Managing a MS Windows NT Network: Notes from the Field
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By Microsoft Corporation
Reprinted with Permission from Microsoft Press
Copyright 1999 by Microsoft Press
For more information, go to http://www.microsoft.com/mspress/
Welcome to Managing a Microsoft Windows NT Network, fourth in the Notes from the Field series, featuring best practices from Microsoft Consulting Services. Designed for information technology (IT) and information systems (IS) professionals, this book condenses and organizes the broad expertise of field consultants and support engineers, and offers you the benefit of their real-world experiences. Most of the chapters use specific fictitious companies to provide a single frame of reference for understanding the discussion, but all of the material in this book derives from actual customer scenarios or an amalgamation of several technical implementations during which consultants tested and proved their approaches and techniques.
You should use this book as a supplement to the Microsoft Windows NT Server and Workstation 4.0 product documentation and the Microsoft Windows NT Server 4.0 Resource Kit. The resource kit contains a collection of tools essential to optimizing and managing Windows NT networks, and a wealth of information, ranging from high level (Windows NT architecture) to fine detail (installing, configuring, and using point-to-point tunneling protocol - PPTP). The book you are reading now often refers you to it for general and background information.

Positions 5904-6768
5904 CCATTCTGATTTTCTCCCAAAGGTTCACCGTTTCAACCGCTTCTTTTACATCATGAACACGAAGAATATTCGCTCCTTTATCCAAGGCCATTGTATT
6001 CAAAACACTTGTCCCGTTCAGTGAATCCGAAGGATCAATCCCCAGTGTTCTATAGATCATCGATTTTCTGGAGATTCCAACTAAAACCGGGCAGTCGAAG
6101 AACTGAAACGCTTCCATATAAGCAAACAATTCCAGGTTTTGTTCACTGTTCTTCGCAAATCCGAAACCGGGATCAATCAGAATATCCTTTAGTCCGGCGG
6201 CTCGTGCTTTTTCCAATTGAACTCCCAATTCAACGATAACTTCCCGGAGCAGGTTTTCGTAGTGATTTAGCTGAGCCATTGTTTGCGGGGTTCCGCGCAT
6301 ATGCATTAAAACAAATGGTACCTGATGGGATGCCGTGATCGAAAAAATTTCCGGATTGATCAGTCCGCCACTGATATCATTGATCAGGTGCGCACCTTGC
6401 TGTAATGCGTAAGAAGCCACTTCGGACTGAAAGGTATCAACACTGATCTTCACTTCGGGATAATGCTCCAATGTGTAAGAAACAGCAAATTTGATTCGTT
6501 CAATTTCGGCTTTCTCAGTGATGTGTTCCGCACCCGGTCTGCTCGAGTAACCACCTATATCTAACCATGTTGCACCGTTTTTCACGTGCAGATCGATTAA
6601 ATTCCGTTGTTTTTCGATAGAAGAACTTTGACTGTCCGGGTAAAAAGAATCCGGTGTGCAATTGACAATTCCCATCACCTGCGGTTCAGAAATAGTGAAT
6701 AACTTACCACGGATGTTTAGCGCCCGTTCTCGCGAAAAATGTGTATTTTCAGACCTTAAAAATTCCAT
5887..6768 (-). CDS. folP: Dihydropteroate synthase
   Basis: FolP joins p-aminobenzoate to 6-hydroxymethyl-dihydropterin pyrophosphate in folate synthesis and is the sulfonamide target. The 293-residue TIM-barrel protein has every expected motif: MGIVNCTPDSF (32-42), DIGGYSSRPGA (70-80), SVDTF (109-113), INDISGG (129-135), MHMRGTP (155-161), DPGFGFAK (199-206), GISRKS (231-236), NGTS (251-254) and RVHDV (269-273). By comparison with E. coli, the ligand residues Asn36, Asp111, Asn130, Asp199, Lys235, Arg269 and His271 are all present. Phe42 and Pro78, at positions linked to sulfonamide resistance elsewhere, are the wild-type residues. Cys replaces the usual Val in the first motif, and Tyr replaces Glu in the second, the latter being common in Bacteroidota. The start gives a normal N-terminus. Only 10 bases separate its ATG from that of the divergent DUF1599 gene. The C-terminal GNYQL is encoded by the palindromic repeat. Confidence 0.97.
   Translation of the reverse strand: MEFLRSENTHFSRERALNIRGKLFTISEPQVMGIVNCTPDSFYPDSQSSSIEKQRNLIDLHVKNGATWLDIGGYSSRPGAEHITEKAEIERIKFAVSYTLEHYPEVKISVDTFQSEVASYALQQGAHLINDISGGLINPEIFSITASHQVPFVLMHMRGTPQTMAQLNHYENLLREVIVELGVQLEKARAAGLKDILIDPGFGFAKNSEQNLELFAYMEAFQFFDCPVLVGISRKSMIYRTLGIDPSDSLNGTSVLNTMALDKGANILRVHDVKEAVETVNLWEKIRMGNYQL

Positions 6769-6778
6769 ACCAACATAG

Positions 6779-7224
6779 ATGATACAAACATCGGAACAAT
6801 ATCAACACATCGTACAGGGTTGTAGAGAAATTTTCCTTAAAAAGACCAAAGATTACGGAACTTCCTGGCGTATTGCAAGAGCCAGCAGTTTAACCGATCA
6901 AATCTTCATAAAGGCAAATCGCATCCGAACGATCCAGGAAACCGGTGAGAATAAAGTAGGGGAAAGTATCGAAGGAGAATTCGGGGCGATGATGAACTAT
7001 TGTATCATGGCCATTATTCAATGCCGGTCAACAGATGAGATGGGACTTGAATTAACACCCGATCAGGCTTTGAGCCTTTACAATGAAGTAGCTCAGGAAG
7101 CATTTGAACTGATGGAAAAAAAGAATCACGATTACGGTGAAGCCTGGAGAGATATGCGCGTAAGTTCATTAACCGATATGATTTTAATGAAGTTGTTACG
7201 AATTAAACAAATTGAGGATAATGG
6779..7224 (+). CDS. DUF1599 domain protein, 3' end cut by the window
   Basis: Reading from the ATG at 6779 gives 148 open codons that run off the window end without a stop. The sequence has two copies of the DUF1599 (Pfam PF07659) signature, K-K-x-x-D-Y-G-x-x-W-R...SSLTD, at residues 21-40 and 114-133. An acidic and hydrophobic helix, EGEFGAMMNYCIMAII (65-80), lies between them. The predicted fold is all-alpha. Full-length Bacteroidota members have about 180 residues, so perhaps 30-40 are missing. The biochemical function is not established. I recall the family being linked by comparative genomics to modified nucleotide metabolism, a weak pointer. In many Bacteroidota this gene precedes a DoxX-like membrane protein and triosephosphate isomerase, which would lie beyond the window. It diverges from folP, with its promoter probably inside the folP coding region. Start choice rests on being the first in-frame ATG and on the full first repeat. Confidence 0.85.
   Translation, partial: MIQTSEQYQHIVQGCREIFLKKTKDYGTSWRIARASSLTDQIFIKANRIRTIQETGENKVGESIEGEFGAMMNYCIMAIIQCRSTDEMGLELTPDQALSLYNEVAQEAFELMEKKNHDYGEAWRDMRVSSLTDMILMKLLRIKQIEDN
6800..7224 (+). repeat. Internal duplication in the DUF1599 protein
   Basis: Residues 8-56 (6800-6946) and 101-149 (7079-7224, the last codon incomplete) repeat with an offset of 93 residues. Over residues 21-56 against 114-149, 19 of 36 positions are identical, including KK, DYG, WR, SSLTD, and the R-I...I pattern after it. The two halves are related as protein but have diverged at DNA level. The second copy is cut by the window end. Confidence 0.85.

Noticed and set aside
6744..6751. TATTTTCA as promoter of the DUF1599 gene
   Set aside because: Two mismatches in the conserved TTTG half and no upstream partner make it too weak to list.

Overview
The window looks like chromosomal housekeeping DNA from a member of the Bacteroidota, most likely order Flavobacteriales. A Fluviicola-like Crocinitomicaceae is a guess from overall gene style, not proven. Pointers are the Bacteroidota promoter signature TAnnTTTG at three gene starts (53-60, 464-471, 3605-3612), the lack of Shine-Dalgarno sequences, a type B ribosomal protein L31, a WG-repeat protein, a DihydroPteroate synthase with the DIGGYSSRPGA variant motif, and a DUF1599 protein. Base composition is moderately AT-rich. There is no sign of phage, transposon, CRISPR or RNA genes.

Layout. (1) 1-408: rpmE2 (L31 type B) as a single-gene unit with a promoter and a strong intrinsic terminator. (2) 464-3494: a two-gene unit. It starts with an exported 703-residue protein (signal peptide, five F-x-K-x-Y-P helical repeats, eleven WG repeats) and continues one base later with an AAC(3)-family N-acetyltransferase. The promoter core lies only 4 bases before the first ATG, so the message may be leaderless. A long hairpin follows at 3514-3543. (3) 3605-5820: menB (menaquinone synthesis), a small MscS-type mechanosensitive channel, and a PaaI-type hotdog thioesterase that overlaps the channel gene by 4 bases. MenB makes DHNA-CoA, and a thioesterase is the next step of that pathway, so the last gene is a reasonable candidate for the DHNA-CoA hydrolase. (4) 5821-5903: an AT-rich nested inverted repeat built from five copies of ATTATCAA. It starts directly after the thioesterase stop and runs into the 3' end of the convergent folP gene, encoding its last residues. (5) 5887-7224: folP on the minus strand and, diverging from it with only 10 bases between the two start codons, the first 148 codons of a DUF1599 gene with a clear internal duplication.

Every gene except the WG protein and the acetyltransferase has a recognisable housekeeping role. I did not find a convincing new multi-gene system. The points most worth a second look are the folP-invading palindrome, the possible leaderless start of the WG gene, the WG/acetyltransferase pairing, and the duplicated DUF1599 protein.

No single book can cover every necessary management topic for a product as complex as Windows NT Server, and this book doesn't try to. Instead, it focuses tightly on administering and supporting a network. It deals with Microsoft Systems Management Server (SMS) from several points of view, beginning with the basic (how to use SMS to improve the quality of management while cutting its cost) to the complex (how to use SMS to configure remote control settings). It discusses backup and failover strategies and methods, looks at security inside and outside of the firewall, explains how to lock down environments, and shows how to deal with software distribution within them once they are locked down. It addresses the considerable challenge of automating software distribution in networks of ever-increasing size and organizational complexity. In sum, it assumes that you are already responsible for a large network, then proceeds to examine management areas that you may not have yet explored or mastered.
The third Notes from the Field volume, Optimizing Network Traffic, explains how to build the framework for analyzing, optimizing, and troubleshooting Windows NT-based traffic.